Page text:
Upon consideration of the Applicant's grounds for the application, the Court allowed the application and granted recognition of the bankruptcy orders of the Tokyo District Court and of the appointment of the Applicant as the Bankruptcy Trustee of the Companies in Singapore. The Court also ordered that all moveable assets and records of the Companies be vested in the Applicant and that he be empowered to collect and recover those assets and records. This would entitle the Applicant to stop payments and request information in respect of accounts held in the names of the Companies.
In considering whether liquidation proceedings that were commenced in a jurisdiction other than the place of a company's incorporation should be recognised in Singapore, the Court noted that there was a general movement away from the traditional, territorial focus on the interests of local creditors towards recognition of the need for there to be universal cooperation between jurisdictions in respect of cross-border insolvencies.
The Court was also of the opinion that the Universalist approach (whereby one court would be the principle court for the liquidation of a company while other courts assisted in carrying out the administration of the liquidation in their respective countries) was the most conductive to the orderly conduct of business and resolution of business failures across various jurisdictions. However, it also cautioned that the mere fact that a company is in liquidation in a particular country does not by itself give rise to a basis to recognise that liquidation in Singapore and that something more has to be shown. In this case, the fact that the jurisdiction in question, i.e. Japan, was where the bulk of the business and transactions of the Companies occurred was found to be sufficient for the Court to recognise the appointment of the Applicant in Singapore.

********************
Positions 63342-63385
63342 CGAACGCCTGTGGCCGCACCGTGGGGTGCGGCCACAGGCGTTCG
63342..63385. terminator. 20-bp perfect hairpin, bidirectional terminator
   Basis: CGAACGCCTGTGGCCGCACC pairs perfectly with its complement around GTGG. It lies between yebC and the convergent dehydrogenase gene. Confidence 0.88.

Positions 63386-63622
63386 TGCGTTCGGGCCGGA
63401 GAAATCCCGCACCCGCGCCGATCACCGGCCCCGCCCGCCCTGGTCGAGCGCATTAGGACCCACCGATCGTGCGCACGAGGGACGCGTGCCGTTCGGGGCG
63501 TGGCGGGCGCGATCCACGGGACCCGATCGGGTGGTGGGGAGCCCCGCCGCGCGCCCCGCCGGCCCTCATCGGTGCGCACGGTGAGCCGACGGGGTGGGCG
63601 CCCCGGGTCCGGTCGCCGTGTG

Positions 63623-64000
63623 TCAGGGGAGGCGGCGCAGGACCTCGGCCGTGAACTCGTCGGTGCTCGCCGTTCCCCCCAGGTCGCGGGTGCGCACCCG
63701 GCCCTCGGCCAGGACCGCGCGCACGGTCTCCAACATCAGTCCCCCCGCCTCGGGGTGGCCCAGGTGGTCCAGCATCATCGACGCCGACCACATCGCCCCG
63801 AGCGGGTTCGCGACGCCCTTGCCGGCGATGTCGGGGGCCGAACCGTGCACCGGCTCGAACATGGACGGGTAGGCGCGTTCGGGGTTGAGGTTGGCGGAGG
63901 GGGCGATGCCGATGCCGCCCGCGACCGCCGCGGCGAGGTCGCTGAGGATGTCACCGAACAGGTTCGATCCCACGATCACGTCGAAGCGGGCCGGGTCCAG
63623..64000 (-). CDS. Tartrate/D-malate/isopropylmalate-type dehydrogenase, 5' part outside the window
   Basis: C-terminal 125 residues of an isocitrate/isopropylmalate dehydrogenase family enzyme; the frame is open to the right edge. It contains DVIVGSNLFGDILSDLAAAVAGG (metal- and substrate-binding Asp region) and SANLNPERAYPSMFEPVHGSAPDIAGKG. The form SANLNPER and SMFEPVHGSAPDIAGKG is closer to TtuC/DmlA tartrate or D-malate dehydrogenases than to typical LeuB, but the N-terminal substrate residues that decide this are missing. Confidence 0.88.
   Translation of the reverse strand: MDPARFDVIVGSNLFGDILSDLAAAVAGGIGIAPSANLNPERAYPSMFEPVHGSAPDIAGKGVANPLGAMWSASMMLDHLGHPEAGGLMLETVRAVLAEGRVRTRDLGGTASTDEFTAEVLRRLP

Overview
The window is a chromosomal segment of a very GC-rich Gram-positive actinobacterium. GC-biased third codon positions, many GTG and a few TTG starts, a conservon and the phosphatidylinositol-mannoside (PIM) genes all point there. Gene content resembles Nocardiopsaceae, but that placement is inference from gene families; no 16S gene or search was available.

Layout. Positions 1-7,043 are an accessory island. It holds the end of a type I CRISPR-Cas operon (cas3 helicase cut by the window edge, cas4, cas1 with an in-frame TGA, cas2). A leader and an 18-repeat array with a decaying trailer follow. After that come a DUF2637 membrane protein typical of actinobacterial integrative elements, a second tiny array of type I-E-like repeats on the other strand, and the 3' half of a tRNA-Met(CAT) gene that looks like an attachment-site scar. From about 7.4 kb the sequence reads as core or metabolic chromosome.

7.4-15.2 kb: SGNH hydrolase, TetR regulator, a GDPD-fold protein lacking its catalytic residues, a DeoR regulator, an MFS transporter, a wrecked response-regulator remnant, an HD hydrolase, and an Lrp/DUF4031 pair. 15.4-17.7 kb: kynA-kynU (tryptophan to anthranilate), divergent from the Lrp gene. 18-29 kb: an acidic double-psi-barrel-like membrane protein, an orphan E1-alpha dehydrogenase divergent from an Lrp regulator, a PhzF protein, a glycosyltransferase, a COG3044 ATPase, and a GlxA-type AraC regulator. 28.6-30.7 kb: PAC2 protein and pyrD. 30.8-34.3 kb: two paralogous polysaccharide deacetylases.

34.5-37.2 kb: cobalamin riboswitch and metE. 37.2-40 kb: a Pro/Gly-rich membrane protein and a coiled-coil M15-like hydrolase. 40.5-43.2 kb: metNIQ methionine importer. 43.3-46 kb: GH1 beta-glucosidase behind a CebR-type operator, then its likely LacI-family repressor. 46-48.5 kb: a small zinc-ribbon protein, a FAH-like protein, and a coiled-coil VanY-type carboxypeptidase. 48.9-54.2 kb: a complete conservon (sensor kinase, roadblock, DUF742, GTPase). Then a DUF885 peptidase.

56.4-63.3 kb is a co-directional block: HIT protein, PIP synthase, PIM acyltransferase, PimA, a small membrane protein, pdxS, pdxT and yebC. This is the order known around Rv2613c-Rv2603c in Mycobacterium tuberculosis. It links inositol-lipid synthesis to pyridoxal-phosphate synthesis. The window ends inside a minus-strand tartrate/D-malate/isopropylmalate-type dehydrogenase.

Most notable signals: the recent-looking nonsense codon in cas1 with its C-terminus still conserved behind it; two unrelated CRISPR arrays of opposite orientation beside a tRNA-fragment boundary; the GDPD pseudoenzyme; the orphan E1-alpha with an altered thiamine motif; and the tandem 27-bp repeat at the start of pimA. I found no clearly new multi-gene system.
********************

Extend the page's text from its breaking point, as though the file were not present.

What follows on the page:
The Court was of the view that though it is logical to recognise a liquidator that is appointed by a court of a company's place of incorporation, there is also a possibility that a company's place of incorporation may be an accident of many factors and may be far removed from its actual place of business. As such, it would be more practical to look at a company's COMI in determining which jurisdiction should be a company's principal court of liquidation as the COMI will likely be the place where the bulk of its business and transactions is carried out, and for that reason, provides a strong connecting factor to the courts there.
In the present case, the Court noted that Japan was the sole place where the Companies' actual business was carried out and that Singapore was primarily a centre for managing the Companies' funds which were received in Japan. As such, the Companies' COMI was Japan even though Japan was not their place of incorporation.
The Court also emphasised that even if it had not adopted the common law COMI test as a basis for the recognition of the insolvency proceedings commenced against the Companies in the Tokyo District Court, the recognition of the Tokyo order could also be justified on practical grounds. The Court was of the view that in instances where the interests of the local forum are not adversely affected by a foreign order, the local court should lean towards recognition as a matter of comity and also business practicality. As the interests of the Singapore creditors were protected by the Applicant's undertaking to pay all preferential debts and other debts in Singapore before remitting any monies out of Singapore, and as there were no competing jurisdictions which were interested in the liquidation of the Companies, the Court found that there was no reason why it should hinder the orderly dissolution of the Companies.
What does this mean?
Prior to this case, there was no written decision in Singapore on the recognition of foreign liquidators or bankruptcy trustees from jurisdictions other than the place of incorporation of the companies concerned. Following this decision, it is now recognised in Singapore that a company's centre of main interest may be used as a basis for the recognition of a foreign liquidator in Singapore, even if the appointment of the foreign liquidator had been made in a jurisdiction other than the company's place of incorporation.